Why else would people take the time and trouble to trade faceless insults on the Internet? Even more astonishing was the fanning of the flames, the speed with which moronic statements were spreading, like a digital super virus. What we were witnessing was nothing less than the menace of the digital age: the web's power to draw forth, almost unlimitedly, our basest instincts.
But then, quickly, the digital was made flesh, after the death of a right wing demagogue, whose killing was indirectly blamed on reckless rhetoric that had been spewed by a rising young populist, then repeated ad infinitum by his zealous followers.
The action moved from the relative safety and privacy of the keyboard to the dusty streets of Ventersdorp, the former stronghold of the far right, where grizzly members of the once feared AWB emerged from their long slumber to trade insults with their once quiet and fearful township neighbours.
It is of course impossible to state with any certainty that there’s a link, no matter how tenuous, between the filthy words that were exchanged in the anonymous safety of the digital domain and the dangerous confrontations on the dusty streets of a fallen right wing haven. But there’s no doubt that what is first uttered online can quickly morph into a cause, however right- or wrong-headed, in the real world.
Herein lies the menace of demagogues in the digital age: their contagious message catches on faster than an arsonist’s fire. Just as marketers are salivating at the prospect of reaching consumers with digital tools, so demagogues are looking to convert audiences into digital disciples.
The largely faceless comments on Facebook (pun intended) and elsewhere touch raw nerves, but can mainly be dismissed as mere digital sound and fury, generated by those who have inherited way too much bandwidth and too little brain power. But then the spewings spill over into the real world. South Africa is not alone in seeing decent and civilized debate pushed aside by the rambunctious push of popular but ill-considered uprisings. In the US the likes of Glen Beck, Rush Limbaugh and Sarah Palin are a dangerous conservative cocktail that threatens to drive a wedge permanently into the country's divisions.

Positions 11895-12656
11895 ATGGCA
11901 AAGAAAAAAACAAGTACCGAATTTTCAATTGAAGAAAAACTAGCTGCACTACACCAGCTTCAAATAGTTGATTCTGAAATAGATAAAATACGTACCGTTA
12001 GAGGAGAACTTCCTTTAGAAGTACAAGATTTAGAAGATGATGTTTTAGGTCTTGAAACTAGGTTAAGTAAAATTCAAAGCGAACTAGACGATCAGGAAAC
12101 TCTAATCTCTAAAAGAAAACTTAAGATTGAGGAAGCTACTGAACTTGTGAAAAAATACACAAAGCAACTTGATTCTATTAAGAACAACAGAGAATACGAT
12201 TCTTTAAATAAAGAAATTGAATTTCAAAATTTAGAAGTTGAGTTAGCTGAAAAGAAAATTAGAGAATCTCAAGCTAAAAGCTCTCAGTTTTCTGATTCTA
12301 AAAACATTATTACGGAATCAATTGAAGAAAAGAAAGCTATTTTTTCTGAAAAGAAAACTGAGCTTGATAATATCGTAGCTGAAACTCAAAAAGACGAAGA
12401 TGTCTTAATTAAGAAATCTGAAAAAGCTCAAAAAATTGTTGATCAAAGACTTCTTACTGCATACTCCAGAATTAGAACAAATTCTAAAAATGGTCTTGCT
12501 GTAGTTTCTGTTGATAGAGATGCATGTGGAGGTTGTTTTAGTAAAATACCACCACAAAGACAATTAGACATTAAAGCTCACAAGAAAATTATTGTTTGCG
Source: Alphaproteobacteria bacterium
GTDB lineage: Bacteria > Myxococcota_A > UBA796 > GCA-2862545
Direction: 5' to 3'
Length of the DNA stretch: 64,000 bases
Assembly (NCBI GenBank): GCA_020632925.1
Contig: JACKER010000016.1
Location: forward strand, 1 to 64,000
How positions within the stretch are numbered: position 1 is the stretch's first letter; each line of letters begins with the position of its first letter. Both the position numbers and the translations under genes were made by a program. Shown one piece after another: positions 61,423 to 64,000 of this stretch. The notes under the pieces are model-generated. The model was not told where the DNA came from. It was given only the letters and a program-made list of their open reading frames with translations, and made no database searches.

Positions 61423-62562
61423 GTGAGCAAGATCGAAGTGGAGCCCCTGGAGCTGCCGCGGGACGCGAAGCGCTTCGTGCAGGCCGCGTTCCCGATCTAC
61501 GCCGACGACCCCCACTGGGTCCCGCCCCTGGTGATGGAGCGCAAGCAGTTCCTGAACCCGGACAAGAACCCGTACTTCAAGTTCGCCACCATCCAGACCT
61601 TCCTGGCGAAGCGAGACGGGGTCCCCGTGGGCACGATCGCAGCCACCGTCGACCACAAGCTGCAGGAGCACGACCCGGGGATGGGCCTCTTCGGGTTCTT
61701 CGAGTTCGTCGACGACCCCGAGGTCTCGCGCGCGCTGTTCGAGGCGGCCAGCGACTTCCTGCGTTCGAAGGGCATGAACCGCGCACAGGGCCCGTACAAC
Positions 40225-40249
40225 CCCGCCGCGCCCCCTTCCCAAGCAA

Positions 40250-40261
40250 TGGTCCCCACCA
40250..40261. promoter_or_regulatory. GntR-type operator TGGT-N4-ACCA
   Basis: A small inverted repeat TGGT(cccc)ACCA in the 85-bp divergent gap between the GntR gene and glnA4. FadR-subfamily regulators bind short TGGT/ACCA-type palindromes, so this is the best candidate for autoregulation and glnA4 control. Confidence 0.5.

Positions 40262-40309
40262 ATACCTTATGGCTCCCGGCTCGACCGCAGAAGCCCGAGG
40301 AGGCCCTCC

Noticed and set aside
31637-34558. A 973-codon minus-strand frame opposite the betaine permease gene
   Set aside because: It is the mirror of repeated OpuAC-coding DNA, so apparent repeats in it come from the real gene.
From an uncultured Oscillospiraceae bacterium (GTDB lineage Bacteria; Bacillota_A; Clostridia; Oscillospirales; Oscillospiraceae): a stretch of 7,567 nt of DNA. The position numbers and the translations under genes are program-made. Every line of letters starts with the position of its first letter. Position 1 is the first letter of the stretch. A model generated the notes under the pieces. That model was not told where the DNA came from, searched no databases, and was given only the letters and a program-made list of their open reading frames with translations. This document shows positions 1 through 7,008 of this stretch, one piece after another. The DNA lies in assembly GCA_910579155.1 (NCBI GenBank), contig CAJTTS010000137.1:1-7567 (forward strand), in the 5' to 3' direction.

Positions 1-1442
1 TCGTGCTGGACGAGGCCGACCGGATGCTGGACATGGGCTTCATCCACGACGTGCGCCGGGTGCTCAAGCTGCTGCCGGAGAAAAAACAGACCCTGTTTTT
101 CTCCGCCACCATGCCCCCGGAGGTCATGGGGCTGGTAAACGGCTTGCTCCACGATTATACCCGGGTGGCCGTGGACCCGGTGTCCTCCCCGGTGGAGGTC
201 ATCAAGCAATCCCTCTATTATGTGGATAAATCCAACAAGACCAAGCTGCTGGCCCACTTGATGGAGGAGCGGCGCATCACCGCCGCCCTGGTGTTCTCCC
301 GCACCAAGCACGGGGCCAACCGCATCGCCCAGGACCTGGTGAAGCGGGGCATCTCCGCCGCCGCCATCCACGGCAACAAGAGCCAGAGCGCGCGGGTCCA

The lure of the digital age lies in participation, and often people will forward something on without as much as glancing through it. The logic seems to be, "if my trusted or not so trusted mates passed it on to me, I can't be a spoilsport and not do the same". This is the poison pill in our brimming-over digital cups: the medium is a force multiplier for spreading even the most unsavoury messages in this thoughtless way.
It reminds me of South Africans' habit of slowing down at the scene of an accident, causing traffic chaos for what some traffic reporters "spectator value". What's the upside to slowing down for a really good look at the scene of an accident?
Perhaps there is an primeval urge, a kind of uncontrollable blood lust that makes it impossible for most of us to resist looking. This seems related to the impulses that render many powerless against pressing their respective "send", "forward" and "like" buttons.
What has gone largely unnoticed is the extent to which even the so-called "born-frees" have been hauled on to the bandwagon of hate, to gleefully trade cowardly insults with their counterparts on many of the popular social platforms. This is a setback for those who had hoped that new generations of South Africans would lead the way towards greater harmony because they had not been scarred by the conflicts of the past.
What the past few months, and especially the last few weeks have shown, is that with the bridging of the various digital divides, those who wish to spread messages of hate and fear can now do so at the speed of light.
The ugly exchanges on the Internet and the shameful scenes in Ventersdorp this week should remind us why we need to treasure those things that once made South Africans peace mongers in a world where so many others find themselves at the mercy of powerful thugs and their henchmen.
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